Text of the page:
Editorial – Looking to the Future: NNYCF Hosts 5th Annual Community Spirit Youth Giving Challenge | Editorials
Promoting youth civic engagement is essential and the Northern New York Community Foundation has taken on this task.
He is once again organizing his Community Spirit Youth Giving Challenge. The competition is open to seventh and eighth graders in Jefferson, Lewis and St. Lawrence counties.
The NNYCF will choose 20 applications from all those submitted. Students must complete a written test request to participate.
âThe challenge aims to inspire students to learn more about their communities as they compete for the opportunity to award a $ 500 grant to a local non-profit organization of their choice. This is the fifth year of the program, which is made possible by donors from the Friends of the Community Foundation Annual Community Improvement Fund, business support from the Community Bank and a donation from a individual donor, âaccording to a press article published in September. 22 by the Watertown Daily Times. âStudents from Jefferson, Lewis and St. Lawrence counties can compete for a $ 10,000 share of the total scholarship. Twenty students will be selected to each donate a $ 500 grant to a charity of their choice that they believe makes their community great. â¦ In the first four years of the program, 83 students were selected to present 79 grants totaling $ 40,000 to 67 different nonprofits that serve residents of three counties.
This program achieves two laudable objectives.
The first, frankly, is obvious for us to support. As a newspaper, we absolutely applaud any effort to promote well-crafted writing projects to young people! Being able to choose the right words to communicate effectively is an essential skill, and we commend the NNYCF for making this part of the Community Spirit Youth Giving Challenge.
Second, this program inspires students to think about the issues facing their communities and the organizations that meet those specific needs. In doing so, it forces them to recognize the good work done by certain groups.
âThis contest was an invitation for college students in the region to talk about the things they love in their community. They were competing to award a total of $ 10,000 to local charities. Whether they realize it or not, they were exploring, thinking and really reflecting on the importance of loving the community, loving the place where they live and making it better for themselves and their neighbors â, Richardson wrote. âWhat does an ideal community look like through the eyes of our young people? Of the 62 essays submitted by nine school districts, there were several common themes, including love, kindness, joy, caring, connection, security, support, help, unity, diversity. , belonging, neighbors, beauty, happiness, improvement, belonging, sharing and respect. These young adults also recognized that it takes all types of organizations to help create and maintain their best vision for their community by appointing charities that they believe support their love of community.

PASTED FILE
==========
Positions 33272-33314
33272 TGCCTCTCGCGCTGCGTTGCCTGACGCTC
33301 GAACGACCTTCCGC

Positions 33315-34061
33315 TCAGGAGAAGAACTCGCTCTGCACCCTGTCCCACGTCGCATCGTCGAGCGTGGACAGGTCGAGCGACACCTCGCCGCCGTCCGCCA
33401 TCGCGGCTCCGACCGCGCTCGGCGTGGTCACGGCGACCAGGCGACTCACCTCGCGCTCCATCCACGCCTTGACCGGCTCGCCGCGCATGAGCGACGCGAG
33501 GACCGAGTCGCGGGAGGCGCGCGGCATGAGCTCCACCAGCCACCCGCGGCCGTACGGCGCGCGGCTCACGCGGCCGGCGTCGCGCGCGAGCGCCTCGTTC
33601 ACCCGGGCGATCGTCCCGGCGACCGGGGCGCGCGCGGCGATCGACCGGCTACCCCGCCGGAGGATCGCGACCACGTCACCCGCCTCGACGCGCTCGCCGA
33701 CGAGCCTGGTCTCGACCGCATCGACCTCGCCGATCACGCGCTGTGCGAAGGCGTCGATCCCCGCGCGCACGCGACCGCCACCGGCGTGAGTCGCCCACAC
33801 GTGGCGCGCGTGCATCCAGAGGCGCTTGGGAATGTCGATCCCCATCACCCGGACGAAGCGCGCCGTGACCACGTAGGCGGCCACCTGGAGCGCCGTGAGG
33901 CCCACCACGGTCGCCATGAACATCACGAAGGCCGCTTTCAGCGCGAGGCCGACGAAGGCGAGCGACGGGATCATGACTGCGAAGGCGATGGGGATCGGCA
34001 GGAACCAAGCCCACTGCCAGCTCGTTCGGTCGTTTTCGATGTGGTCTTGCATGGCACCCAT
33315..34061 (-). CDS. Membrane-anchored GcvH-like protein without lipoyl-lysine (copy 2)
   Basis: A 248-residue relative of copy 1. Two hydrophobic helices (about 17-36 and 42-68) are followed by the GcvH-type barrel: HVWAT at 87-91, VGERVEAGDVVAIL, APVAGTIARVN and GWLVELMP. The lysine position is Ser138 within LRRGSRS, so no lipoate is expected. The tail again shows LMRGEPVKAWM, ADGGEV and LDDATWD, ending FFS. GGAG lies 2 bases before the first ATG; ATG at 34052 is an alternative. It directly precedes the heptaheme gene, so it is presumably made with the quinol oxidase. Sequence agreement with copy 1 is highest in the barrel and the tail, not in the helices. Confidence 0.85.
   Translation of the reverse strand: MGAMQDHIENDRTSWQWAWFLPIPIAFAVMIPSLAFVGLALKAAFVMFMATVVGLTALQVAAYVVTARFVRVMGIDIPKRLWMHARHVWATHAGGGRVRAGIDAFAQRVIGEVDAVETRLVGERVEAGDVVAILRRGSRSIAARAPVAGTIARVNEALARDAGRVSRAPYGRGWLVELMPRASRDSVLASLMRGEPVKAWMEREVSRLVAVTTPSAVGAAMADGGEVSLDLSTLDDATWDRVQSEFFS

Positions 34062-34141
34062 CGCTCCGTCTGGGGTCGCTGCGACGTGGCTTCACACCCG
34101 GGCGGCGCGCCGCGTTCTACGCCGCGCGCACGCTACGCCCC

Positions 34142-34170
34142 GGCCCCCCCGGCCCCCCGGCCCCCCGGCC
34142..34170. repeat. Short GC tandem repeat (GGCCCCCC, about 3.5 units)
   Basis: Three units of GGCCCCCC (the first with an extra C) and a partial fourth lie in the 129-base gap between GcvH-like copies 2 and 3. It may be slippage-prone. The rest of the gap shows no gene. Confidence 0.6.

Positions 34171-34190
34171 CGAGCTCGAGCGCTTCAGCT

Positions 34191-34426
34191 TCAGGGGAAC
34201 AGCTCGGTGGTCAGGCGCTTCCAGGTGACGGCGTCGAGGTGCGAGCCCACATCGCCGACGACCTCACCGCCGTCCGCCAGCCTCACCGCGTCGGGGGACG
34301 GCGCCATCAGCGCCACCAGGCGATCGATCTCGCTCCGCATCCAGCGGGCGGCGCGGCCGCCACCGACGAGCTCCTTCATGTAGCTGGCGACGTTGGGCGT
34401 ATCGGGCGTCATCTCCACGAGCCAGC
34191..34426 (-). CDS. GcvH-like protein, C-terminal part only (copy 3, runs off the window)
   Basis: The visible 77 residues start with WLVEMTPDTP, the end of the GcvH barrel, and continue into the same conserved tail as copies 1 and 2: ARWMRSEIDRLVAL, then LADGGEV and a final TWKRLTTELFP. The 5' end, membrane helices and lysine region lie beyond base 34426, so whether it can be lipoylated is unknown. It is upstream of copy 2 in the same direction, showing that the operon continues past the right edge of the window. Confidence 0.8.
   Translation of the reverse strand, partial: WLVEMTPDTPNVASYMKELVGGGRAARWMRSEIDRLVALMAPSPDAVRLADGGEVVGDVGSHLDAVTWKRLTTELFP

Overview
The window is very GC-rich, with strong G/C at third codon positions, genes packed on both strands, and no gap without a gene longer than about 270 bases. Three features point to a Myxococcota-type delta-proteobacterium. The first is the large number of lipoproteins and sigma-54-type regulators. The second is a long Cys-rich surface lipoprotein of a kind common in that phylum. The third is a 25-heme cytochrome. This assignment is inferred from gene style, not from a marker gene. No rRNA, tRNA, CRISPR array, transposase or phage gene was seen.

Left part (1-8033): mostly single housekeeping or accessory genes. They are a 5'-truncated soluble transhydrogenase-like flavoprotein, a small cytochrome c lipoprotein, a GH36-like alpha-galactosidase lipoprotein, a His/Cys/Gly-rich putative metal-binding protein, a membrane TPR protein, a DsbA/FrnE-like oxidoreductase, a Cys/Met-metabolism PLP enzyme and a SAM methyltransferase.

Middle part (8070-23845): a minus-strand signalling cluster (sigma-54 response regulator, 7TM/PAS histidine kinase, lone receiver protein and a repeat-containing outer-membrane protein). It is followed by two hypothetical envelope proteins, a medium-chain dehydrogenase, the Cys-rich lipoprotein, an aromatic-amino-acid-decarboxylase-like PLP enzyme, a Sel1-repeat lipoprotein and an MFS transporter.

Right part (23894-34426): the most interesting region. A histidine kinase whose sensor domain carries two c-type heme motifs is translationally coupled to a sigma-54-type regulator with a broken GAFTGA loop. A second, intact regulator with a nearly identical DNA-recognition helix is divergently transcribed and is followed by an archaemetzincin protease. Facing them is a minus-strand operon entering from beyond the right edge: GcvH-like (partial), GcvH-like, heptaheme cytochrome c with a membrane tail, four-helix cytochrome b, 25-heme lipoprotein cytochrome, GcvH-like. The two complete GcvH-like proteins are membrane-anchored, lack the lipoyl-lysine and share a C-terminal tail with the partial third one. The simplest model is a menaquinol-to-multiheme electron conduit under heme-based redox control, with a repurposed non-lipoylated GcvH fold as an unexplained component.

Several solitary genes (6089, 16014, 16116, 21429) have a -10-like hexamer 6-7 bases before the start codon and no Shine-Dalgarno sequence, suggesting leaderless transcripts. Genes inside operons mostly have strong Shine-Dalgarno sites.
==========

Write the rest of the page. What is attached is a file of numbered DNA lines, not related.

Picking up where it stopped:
“These young minds have shown that they are aware that quality of life includes meeting the most basic needs as well as improving quality of life,” according to Richardson’s column. âAs generational shifts continue, programs like this not only provide insight into how those who will inherit our communities think, but they are also a proactive way to instill concepts of civic engagement and empowerment. promote the importance of giving of oneself in order to maintain a dynamic community. “
Richardson puts the Community Spirit Youth Giving Challenge into perspective, and the NNYCF is well suited to achieving the goals of the program. It’s a wonderful way to encourage students to think about what makes a good community and what they want this area to look like in the future.
Applications must be submitted online, postmarked or hand-delivered to NNYCF by November 19. Organizations eligible to receive $ 500 must be non-profit groups in Jefferson, Lewis, or St. Lawrence counties.